A couple of weeks ago, we wrote about SDMC DV8919 TV box with Amlogic S905X4 processor capable of decoding 4K AV1 videos beside the usual H.265, H.264, and VP9 codecs.
But it turns out the company has other devices based on a “new” Amlogic S905C1 processor, namely two hybrid set-top boxes running Android TV and equipped with either a DVB-T2 tuner (digital terrestrial TV) or a DVB-C tuner (cable).
- SoC – Amlogic S905C1 quad-core Arm Cortex-A55 processor @ up to 2.0 GHz with Arm Mali-G31MP2 @ 850 MHz supporting OpenGL ES3.2, Vulkan 1.1 and OpenCL 2.0, and optional 1.2 TOPS NN inference accelerator
- System Memory – 2GB DDR memory (options: 1GB or 4GB)
- Storage – 8GB eMMC flash (options: 16GB, 32GB, 64GB)
- Video & Audio Output – HDMI 2.1 up to 4K @ 60+Hz with CEC & HDCP2.2, AV output with composite video and stereo audio
- Video Playback
- H.265 HEVC MP-10 up to 4K @ 75fps
- VP9 up to 4K @ 75fps
- AVS2-P2 up to 4K @ 75fps
- H.264 AVC up to 4K @ 30fps
- MPEG1/2/4 ASP, WMV/VC-1, RealVideo8/9/10,
- HDR – HDR 10, HLG, PRIME HDR, TCH PRIME, optional HDR10+, optional Dolby Vision
- DRM – Google Widevine & Microsoft PlayReady; options: Verimatrix, Irdeto MSR2.2, Nagra TKL
- DV8845-T2 – DVB-T2/T tuner with (UHF) 474MHz to 858MHz frequency range, 75Ω input impedance, and the following demodulation support: QPSK, 16QAM, 64QAM, 256QAM
- DV8845-C – DVB-C tuner with 111 to 862MHz frequency range, 75Ω input impedance, and the following demodulation support: 16QAM, 32QAM 64QAM, 128QAM, 256QAM.
- Connectivity – 10/100M Ethernet (optional Gigabit Ethernet), Wi-Fi 4 802.11 a/b/g/n or optional WiFi 5 802.11 a/b/g/n/ac, Bluetooth 4.2
- USB – 1x USB 3.0 port, 1x USB 2.0 port
- Misc – Power button; Power, IR & Network LEDs; IR receiver
- Power Supply – 5V/2A via DC jack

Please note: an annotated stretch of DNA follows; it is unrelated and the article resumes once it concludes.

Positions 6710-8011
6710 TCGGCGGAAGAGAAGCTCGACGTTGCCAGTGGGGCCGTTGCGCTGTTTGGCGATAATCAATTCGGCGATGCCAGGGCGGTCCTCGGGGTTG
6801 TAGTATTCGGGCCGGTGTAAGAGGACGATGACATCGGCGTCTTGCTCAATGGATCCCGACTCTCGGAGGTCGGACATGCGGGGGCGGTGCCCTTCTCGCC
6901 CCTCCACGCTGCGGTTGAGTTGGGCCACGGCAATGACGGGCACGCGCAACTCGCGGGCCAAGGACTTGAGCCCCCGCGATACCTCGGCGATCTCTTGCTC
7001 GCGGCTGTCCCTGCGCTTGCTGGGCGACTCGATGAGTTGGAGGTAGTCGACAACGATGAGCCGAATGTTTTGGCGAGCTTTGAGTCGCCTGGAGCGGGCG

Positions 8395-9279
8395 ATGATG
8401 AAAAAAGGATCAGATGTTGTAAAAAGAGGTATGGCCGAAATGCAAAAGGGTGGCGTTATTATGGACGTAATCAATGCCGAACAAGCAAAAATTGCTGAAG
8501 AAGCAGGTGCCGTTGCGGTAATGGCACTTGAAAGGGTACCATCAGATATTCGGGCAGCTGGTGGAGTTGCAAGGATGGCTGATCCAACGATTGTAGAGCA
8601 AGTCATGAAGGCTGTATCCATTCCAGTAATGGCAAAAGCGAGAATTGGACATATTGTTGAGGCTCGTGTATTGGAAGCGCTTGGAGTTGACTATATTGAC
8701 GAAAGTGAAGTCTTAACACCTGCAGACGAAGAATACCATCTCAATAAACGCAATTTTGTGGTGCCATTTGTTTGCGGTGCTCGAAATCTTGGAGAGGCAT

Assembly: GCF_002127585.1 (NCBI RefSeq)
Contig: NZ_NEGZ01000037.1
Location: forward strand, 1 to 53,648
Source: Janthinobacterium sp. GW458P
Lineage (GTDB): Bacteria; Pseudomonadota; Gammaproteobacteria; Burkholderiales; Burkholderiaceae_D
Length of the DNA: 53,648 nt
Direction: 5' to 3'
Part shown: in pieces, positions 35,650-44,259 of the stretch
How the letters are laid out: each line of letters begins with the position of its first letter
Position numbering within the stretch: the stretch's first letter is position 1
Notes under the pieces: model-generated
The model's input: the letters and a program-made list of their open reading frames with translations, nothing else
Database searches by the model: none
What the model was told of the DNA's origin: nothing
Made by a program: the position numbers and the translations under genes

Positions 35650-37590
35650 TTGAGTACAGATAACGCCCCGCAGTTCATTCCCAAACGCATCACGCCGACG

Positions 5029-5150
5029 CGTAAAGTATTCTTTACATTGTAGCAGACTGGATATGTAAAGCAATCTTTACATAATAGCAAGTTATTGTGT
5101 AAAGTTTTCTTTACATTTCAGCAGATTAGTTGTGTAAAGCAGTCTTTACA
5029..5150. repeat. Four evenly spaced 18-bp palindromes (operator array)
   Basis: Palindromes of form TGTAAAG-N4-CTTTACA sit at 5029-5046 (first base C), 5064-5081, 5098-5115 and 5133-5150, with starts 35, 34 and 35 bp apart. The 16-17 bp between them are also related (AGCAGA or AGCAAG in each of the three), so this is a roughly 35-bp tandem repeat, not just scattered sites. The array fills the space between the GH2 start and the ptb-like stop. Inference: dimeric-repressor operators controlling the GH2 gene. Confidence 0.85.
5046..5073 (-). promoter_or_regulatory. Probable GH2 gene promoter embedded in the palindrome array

- Dimensions – 120 x 120 x 28mm
The company website mentions certification from Google and Netflix, but last time around they contacted me for DV8919 that had the same info, and informed me that Netflix certification would take a bit longer. Both set-top boxes run Android TV 9.0 or greater, and support 7 days EPG, USB PVR, Timeshift, Program playback, and Timed playback. Again it’s designed for operators who may customize Android TV launcher and leverage support for DRM.
Amlogic S905C1 looks very similar to S905X3, but Amlogic has no product page for this processor just yet. There’s virtually no information on the net at the time of writing, except for a tweet made during ICB2019 saying the processor will be used for Google Android TV hybrid set-top box solutions.
If you’re interested in SDMC Android TV hybrid set-top boxes you’ll find the product pages here and there.
Jean-Luc started CNX Software in 2010 as a part-time endeavor, before quitting his job as a software engineering manager, and starting to write daily news, and reviews full time later in 2011.
You didn’t search enough Jean-Luc 😉
The S905C1 is basically an S905X3 with an integrated Irdeto CAS (Conditional Access System).
“powered by Amlogic S905X3/C1, featuring Irdeto Armor, which includes Irdeto Cloaked CA”
OK. That one was tough to find though because it does not contain the “S905C1” string 😉
I’m the tweet’s author, don’t hesitate to contact me on Twitter in the future for any Android TV question.
Interesting the specs “DV8845-T2 – DVB-T2/T tuner with (UHF) 474MHz to 858MHz frequency range, 75Ω input impedance, and the following demodulation support: QPSK, 16QAM, 64QAM, 256QAM” suggest it’s UHF only for DVB-T/T2?.
A number of European countries (Sweden for instance) have re-introduced, or continued to use, VHF for DVB-T2, and it’s in widespread use in Australia for DVB-T.
I wonder if they have left off the VHF specs – or if it’s really UHF-only ? That’s a big issue in some markets.
And is it configured to cope with the latest incarnation of digital terrestrial TV in Germany — DVB-t2 with HEVC encoding at n 1080p50 (note the 50 not the usual 25 frame rate)? I think the handful of transmitters which were still on VHF channels for DVB-t have now all been moved to UHF with the change to DVB-t2 and significant reduction in need for frequency space with the more efficient DVB-t2 + HEVC and also reduction in number of services transmitted (too expensive for other than the big players). And with no mention of software support for HBBtv (the… Read more »